Impact of Percutaneous Revascularization on Exercise Hemodynamics in Patients With Stable Coronary Disease

Cook, Christopher M. and Ahmad, Yousif and Howard, James P. and Shun-Shin, Matthew J. and Sethi, Amarjit and Clesham, Gerald J. and Tang, Kare H. and Nijjer, Sukhjinder S. and Kelly, Paul A. and Davies, John R. and Malik, Iqbal S. and Kaprielian, Raffi and Petraco, Ricardo and Mikhail, Ghada and Petraco, Ricardo and Al-Janabi, Firas and Karamasis, Grigoris V. and Mohdnazri, Shah H. and Gamma, Reto and Al-Lamee, Rasha and Keeble, Thomas R. and Mayet, Jamil and Sen, Sayan and Francis, Darrel P. and Davies, Justin E. (2018) Impact of Percutaneous Revascularization on Exercise Hemodynamics in Patients With Stable Coronary Disease. Journal of the American College of Cardiology, 72 (9). pp. 970-983. ISSN 1558-3597

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Official URL: https://doi.org/10.1016/j.jacc.2018.06.033

Abstract

Background: Recently, the therapeutic benefits of percutaneous coronary intervention (PCI) have been challenged in patients with stable coronary artery disease (SCD). Objectives: The authors examined the impact of PCI on exercise responses in the coronary circulation, the microcirculation, and systemic hemodynamics in patients with SCD. Methods: A total of 21 patients (mean age 60.3 ± 8.4 years) with SCD and single-vessel coronary stenosis underwent cardiac catheterization. Pre-PCI, patients exercised on a supine ergometer until rate-limiting angina or exhaustion. Simultaneous trans-stenotic coronary pressure-flow measurements were made throughout exercise. Post-PCI, this process was repeated. Physiological parameters, rate-limiting symptoms, and exercise performance were compared between pre-PCI and post-PCI exercise cycles. Results: PCI reduced ischemia as documented by fractional flow reserve value (pre-PCI 0.59 ± 0.18 to post-PCI 0.91 ± 0.07), instantaneous wave-free ratio value (pre-PCI 0.61 ± 0.27 to post-PCI 0.96 ± 0.05) and coronary flow reserve value (pre-PCI 1.7 ± 0.7 to post-PCI 3.1 ± 1.0; p < 0.001 for all). PCI increased peak-exercise average peak coronary flow velocity (p < 0.0001), coronary perfusion pressure (distal coronary pressure; p < 0.0001), systolic blood pressure (p = 0.01), accelerating wave energy (p < 0.001), and myocardial workload (rate-pressure product; p < 0.01). These changes observed immediately following PCI resulted from the abolition of stenosis resistance (p < 0.0001). PCI was also associated with an immediate improvement in exercise time (+67 s; 95% confidence interval: 31 to 102 s; p < 0.0001) and a reduction in rate-limiting angina symptoms (81% reduction in rate-limiting angina symptoms post-PCI; p < 0.001). Conclusions: In patients with SCD and severe single-vessel stenosis, objective physiological responses to exercise immediately normalize following PCI. This is seen in the coronary circulation, the microcirculation, and systemic hemodynamics.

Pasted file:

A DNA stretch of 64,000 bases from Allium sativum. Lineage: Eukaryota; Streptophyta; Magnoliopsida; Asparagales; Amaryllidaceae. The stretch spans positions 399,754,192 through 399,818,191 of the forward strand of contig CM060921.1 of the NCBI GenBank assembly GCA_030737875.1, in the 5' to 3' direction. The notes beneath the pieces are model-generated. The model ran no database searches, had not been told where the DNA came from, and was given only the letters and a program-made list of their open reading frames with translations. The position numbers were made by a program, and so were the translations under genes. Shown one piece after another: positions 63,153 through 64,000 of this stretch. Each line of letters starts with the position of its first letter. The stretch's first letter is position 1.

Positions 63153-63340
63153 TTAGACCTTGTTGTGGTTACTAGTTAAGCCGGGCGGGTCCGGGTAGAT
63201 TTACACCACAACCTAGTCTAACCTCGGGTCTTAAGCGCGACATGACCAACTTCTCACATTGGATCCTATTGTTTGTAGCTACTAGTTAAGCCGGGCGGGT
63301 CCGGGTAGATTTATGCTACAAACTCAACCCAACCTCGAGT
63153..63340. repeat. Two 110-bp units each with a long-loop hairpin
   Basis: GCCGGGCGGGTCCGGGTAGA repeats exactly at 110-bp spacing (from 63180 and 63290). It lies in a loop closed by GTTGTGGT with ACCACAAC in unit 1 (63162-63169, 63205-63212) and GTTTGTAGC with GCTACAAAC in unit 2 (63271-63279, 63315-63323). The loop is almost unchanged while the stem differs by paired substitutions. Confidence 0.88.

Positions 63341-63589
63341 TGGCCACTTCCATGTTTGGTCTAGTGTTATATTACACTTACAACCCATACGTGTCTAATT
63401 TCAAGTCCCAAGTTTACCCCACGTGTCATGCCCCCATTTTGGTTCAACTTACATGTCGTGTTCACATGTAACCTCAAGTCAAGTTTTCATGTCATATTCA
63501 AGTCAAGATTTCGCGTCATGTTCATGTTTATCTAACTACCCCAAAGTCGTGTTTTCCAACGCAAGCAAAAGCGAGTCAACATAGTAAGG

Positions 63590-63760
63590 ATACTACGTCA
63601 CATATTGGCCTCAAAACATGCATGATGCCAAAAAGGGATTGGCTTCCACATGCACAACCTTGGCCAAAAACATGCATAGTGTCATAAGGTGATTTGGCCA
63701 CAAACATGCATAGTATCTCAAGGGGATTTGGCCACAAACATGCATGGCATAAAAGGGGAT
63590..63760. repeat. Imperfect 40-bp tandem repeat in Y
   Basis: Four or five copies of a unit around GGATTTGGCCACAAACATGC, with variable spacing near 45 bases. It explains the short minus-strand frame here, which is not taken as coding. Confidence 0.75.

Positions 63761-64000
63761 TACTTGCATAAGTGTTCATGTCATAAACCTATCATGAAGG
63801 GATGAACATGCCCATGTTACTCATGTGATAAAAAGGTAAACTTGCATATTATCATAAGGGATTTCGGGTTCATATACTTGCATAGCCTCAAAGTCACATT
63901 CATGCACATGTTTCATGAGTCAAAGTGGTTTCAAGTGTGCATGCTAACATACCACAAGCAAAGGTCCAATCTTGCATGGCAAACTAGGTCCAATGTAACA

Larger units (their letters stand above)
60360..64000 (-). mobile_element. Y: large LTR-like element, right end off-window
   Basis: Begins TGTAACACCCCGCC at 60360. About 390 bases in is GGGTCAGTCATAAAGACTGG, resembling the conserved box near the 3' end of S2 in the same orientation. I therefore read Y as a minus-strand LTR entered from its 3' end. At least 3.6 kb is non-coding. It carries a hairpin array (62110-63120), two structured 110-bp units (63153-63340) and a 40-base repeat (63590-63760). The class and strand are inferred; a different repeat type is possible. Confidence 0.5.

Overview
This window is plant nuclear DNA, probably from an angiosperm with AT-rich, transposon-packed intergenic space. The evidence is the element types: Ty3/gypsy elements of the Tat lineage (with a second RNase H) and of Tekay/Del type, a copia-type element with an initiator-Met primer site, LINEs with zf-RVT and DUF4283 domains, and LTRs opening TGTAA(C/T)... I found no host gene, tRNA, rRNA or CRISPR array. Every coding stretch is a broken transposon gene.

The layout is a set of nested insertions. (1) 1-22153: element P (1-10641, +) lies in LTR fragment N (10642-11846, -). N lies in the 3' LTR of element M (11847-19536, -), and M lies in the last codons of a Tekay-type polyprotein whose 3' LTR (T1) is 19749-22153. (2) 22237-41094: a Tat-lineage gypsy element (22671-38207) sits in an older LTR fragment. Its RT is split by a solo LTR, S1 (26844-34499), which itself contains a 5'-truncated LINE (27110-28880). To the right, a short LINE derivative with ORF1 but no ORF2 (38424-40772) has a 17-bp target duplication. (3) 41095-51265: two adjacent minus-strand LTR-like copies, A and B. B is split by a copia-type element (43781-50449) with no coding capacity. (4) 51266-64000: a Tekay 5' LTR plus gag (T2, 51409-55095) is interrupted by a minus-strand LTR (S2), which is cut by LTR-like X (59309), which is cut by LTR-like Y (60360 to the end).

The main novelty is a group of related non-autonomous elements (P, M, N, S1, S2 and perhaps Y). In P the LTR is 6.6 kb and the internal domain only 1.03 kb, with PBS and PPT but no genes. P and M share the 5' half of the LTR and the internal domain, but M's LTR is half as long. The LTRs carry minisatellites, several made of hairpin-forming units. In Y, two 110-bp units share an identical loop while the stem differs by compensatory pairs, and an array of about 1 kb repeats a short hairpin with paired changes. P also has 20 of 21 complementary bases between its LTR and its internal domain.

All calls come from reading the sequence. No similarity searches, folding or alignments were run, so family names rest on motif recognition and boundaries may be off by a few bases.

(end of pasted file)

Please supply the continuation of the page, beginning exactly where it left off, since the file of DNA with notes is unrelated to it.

Item Type: Journal Article
Keywords: coronary physiology, exercise, percutaneous coronary intervention, stable coronary disease
Faculty: ARCHIVED Faculty of Medical Science (until September 2018)
Depositing User: Ian Walker
Date Deposited: 18 Jun 2018 10:39
Last Modified: 14 Nov 2019 16:09
URI: http://arro.anglia.ac.uk/id/eprint/703146

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